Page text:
HIGHLY RECOMMENDED.  An uncharacteristically (and unnecessarily) ribald first hour finally crashes to an end, making way for a classy, poetic, and almost Shakespearean drama of superior quality, vision, and performance.  Byung-hun Lee (of the G.I. JOE franchise) is in top form as both the king and the imposter who played him for the sake of the kingdom, breathing life into this oft-explored theme of rags-to-royalty once more.  No, it ain’t perfect, but it’s as close to superb as one can get, with sumptuous period detail, an elegant love story, and a testament to queen, court and country … with an inspired denouement for those characters audiences learned to care about.
In the interests of fairness, I’m pleased to disclose that the fine folks at CJ Entertainment provided me with a DVD copy of MASQUERADE by request for the expressed purposes of completing this review.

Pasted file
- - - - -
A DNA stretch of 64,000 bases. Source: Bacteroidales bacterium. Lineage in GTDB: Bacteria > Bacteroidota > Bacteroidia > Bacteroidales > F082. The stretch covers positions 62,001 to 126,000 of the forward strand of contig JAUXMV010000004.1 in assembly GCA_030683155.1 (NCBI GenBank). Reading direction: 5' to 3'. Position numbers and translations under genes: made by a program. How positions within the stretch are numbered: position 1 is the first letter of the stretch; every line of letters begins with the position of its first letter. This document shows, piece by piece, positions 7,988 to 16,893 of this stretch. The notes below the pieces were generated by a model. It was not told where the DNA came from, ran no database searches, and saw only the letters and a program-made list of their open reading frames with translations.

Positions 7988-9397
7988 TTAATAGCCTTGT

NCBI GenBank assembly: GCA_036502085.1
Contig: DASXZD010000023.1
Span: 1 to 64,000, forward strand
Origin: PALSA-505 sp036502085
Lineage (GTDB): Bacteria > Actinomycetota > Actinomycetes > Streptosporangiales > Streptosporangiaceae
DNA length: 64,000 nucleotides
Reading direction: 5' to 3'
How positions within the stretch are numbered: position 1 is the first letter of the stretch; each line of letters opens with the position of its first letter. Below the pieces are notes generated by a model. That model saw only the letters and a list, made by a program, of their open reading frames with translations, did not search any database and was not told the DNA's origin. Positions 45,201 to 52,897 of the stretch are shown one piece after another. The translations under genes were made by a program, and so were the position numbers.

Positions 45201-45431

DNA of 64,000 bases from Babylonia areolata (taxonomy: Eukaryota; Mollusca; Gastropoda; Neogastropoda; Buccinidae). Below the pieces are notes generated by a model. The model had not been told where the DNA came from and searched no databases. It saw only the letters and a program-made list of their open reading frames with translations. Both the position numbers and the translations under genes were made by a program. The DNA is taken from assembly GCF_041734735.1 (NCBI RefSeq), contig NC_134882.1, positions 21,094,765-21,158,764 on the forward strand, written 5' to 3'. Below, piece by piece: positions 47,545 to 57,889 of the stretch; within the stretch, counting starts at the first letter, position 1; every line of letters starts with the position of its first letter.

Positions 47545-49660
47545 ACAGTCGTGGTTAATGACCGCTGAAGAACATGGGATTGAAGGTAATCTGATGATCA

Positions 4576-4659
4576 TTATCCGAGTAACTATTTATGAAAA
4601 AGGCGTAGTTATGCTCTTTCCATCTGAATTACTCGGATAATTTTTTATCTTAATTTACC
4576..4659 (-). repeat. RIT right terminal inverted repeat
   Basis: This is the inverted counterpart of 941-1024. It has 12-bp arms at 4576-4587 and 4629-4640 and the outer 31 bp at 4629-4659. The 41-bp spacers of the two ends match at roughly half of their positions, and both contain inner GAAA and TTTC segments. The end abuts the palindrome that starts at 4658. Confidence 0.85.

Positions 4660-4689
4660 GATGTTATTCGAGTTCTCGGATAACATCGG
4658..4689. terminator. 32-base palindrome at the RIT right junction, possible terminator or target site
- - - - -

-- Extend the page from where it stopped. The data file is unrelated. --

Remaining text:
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June 15, 2013
I do like Korean period movies, so this will be on my list
June 13, 2013
Thanks for sharing!
More Masquerade (Korean film) reviews
review by . July 08, 2013
posted in ASIANatomy
The Impostor Who Became King and the King Who Became Inspired by his Impersonator
“Masquerade” (aka. Gwanghae: The Man Who Became King) is a film based on a real king during the Joseon era. The film is currently the 4th highest grossing Korean film of all time and has earned numerous awards in Asia. It is a fictionalized account of the missing 15 days in the annals of Joseon Dynasty during his reign; designated by his 1616 entry in his journal: “One must not record that which he wishes to hide.”      The film has some similarities to …
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What? You don't know enough about me from the picture? Get a clue! I'm a graduate from the School of Hard Knocks! You can find me around the web as "Trekscribbler" or "Manchops".   … more